Charting the unknown

Charting the unknown

Charting the unknown

Explorers no longer take to the skies or travel to distant lands to discover the unknown, instead they look to the depths of the Great Barrier Reef (GBR) Marine Park. While we can see almost every corner of the globe thanks to Google Earth, beneath the ocean’s surface is an uncharted wonderland of canyons, cliffs and fascinating creatures.

Looking into the past can give us a glimpse of the future.

The GBR’s history can be found far below the ocean’s surface. It is written in a landscape of steep cliffs and grand amphitheatres.

With depths of over 3000 metres, exploring this rarely appreciated landscape requires specialist tools and expertise. The efforts of researchers from around the world are leading to a greater appreciation of this famous but little understood area.

The depths of the Great Barrier Reef have hidden gems such as this stalked crinoid. Photo:

“Because down there it’s cold and dark, the environment hasn’t changed much,” JCU’s Dr Robin Beaman says. “It’s about understanding the landscape and it’s about discovery. We look at all this to try and understand what the future will be. We are heading into an increasing sea-rise scenario and temperatures are warming. How has the Great Barrier Reef responded in the past? Part of our work is about trying to get a sense of that response.”

Sea levels are not stable and have changed dramatically over geological time periods. This history is preserved in the natural structures and layers of sediment found in the deep GBR. Researchers have found evidence of a terrestrial landscape buried under modern marine mud.

“The Great Barrier Reef has died multiple times,” Robin says. “Every time the sea-levels go down, the Great Barrier Reef is just pretty much dry land. The sea levels dropped 120 metres in the last ice age. When the sea level rose again, banks were recolonised by coral.”

However, the resilience of coral reefs over geological time may not a true indication of their ability to overcome contemporary challenges.

“Over short periods of time, if they’re faced with a whole lot of different risks including sea-level rise, really high warming temperatures and poor water quality it reduces the resilience,” Robin says.

The science team on the RV Sonne get ready for their voyage. Photo: Dr Robin Beaman, JCU.

The deep GBR is the ideal place for modern explorers, however reaching such depths requires expensive specialist equipment, such as sonar and instruments that can withstand high pressure. Robin was part of a three-week expedition on the world’s biggest and newest research ship, the RV Sonne. He joined researchers from Germany, Australia, the United States, Canada, Japan and The Netherlands on the deep ocean research vessel.

“It’s one thing to map it, but to understand what is living down there and all the connections is a real challenge because of the depths involved,” Robin says. “Just to put a camera down on a sea floor that is 1000 metres deep, you need an expensive camera that is designed for that otherwise it will just implode.”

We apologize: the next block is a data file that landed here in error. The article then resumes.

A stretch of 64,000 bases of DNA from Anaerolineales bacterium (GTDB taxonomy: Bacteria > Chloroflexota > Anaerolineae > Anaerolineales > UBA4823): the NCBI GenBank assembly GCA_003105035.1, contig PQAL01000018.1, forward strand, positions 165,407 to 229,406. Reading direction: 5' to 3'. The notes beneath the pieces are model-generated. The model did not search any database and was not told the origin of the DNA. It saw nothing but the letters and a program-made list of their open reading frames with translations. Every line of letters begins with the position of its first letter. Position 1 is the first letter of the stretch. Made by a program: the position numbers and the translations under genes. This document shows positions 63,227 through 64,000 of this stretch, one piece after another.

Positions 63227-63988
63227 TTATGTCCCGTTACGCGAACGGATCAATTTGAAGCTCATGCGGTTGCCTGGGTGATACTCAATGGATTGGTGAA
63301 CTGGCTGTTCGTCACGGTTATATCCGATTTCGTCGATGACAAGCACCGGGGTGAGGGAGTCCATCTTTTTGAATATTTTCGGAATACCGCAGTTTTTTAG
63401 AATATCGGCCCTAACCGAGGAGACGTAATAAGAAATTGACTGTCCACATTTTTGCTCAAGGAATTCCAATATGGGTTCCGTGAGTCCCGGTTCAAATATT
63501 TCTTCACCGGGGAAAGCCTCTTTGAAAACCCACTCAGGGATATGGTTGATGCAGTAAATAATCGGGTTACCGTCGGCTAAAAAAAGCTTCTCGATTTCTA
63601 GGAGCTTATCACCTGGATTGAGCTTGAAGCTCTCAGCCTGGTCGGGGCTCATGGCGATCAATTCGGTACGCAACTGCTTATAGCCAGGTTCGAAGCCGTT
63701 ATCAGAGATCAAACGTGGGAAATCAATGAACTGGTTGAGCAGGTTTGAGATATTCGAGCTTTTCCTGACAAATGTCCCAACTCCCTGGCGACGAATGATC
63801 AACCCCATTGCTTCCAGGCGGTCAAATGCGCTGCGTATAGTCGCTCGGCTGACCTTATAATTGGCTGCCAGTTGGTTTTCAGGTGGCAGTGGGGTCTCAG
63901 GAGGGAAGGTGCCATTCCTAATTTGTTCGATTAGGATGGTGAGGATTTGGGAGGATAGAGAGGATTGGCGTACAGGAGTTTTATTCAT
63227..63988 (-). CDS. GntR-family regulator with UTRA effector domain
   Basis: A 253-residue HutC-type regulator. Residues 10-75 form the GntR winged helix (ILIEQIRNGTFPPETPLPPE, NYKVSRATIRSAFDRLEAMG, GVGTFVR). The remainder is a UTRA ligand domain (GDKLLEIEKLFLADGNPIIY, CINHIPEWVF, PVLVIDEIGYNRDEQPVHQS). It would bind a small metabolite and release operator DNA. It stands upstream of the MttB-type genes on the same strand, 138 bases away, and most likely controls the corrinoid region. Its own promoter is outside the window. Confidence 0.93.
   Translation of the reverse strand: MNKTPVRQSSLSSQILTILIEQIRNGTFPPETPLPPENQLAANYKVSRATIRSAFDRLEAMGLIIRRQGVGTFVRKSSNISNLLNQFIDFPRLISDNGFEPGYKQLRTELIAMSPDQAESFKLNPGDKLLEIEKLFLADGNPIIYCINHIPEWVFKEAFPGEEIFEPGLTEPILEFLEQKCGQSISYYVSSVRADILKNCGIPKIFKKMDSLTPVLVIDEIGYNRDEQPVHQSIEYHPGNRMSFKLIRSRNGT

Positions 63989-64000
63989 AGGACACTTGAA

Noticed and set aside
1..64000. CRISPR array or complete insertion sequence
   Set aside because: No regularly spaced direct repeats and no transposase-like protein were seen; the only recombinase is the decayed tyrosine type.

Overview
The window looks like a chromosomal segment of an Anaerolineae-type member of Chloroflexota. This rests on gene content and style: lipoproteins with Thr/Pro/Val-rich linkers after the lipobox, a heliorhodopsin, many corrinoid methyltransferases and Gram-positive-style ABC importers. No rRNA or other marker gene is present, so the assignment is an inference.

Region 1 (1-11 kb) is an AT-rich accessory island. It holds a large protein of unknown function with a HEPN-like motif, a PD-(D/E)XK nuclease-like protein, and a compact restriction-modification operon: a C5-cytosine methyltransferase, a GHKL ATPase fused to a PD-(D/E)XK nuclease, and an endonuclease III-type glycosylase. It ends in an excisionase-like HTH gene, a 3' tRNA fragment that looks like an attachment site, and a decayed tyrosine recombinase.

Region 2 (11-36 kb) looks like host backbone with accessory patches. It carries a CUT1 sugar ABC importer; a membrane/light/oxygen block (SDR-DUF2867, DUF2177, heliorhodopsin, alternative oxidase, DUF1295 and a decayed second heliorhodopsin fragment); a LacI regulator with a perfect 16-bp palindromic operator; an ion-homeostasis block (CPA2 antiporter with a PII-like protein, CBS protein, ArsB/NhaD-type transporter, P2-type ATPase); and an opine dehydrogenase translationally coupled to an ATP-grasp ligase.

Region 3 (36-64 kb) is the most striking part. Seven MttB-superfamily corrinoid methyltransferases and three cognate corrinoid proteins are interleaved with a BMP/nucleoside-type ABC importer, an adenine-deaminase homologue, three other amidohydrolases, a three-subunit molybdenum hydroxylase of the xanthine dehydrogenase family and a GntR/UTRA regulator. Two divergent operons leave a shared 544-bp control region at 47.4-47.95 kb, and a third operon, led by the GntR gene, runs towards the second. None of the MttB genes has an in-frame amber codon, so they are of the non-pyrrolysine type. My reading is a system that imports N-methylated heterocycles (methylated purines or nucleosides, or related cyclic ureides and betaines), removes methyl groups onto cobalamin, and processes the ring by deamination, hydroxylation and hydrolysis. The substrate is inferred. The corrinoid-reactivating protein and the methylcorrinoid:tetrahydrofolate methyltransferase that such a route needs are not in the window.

The advanced technology on the German research vessel provided Robin with a fish’s eye view of the underwater wonderland.

A member of the Sonne crew prepares to deploy the underwater camera. Photo: Dr Robin Beaman.

“The sorts of things we were discovering are astounding,” he says. “I’ve been looking at this stuff for a long time, but this still gives me goose bumps.”

The next frontier for researchers is understanding more about the connections between the geological story of the GBR and its marine life. In what can seem like an inhospitable environment, marine life does exist at great depths — just don’t expect to find Nemo down there.

“We filmed at Ribbon Reef down to about 800 metres,” Robin says. “You’re not going to believe what was there. Lots of grey cutthroat eels and sea cucumbers and lots of fish. It’s completely pitch black and around about four degrees Celsius. There are corals down there but they’re cold-water corals, and not like their tropical shallow water cousins. We also found stalked crinoids living down there. These are animals that have continued to live for millions of years and they are growing out in the deep Great Barrier Reef.”

The depths are home to fascinating marine life including this grey cutthroat eel. Photo:

The data collected on research vessels will be used to help manage and protect these areas.

“These very deep areas are not just places to ignore,” Robin says. “They are very important because we are now managing them as marine reserves. These are big national parks on the water all around Australia.”

Having grown up in North Queensland, Robin is keen to explore more of his “backyard” of the deep GBR. He finds that researchers willing to plunge to great depths usually share a common trait.

“You just have to have a curiosity about what’s down there and accept that the ocean is huge,” he says. “It’s seven tenths of the world, and it needs people to be able to get into that space. We’re not talking dinghies — we’re talking big ships. We’re now stripping back the ocean and revealing what’s down there. For me, that’s just a wonderful thing to do.”

If you have a keen sense of curiosity and a passion to explore the natural world around you, check out JCU’s Bachelor of Marine Science or Bachelor of Geology. To find out more about Robin's work on underwater landscapes, visit Deep Reef Explorer.

Published 10 May 2019

Featured JCU researcher

Dr Robin Beaman
Dr Robin Beaman
My role as a marine geologist is to drive the ocean mapping required to unlock the secrets of Australia's underwater landscape. Ocean mapping science can help reveal the geological origin of the seafloor and explain the distribution of important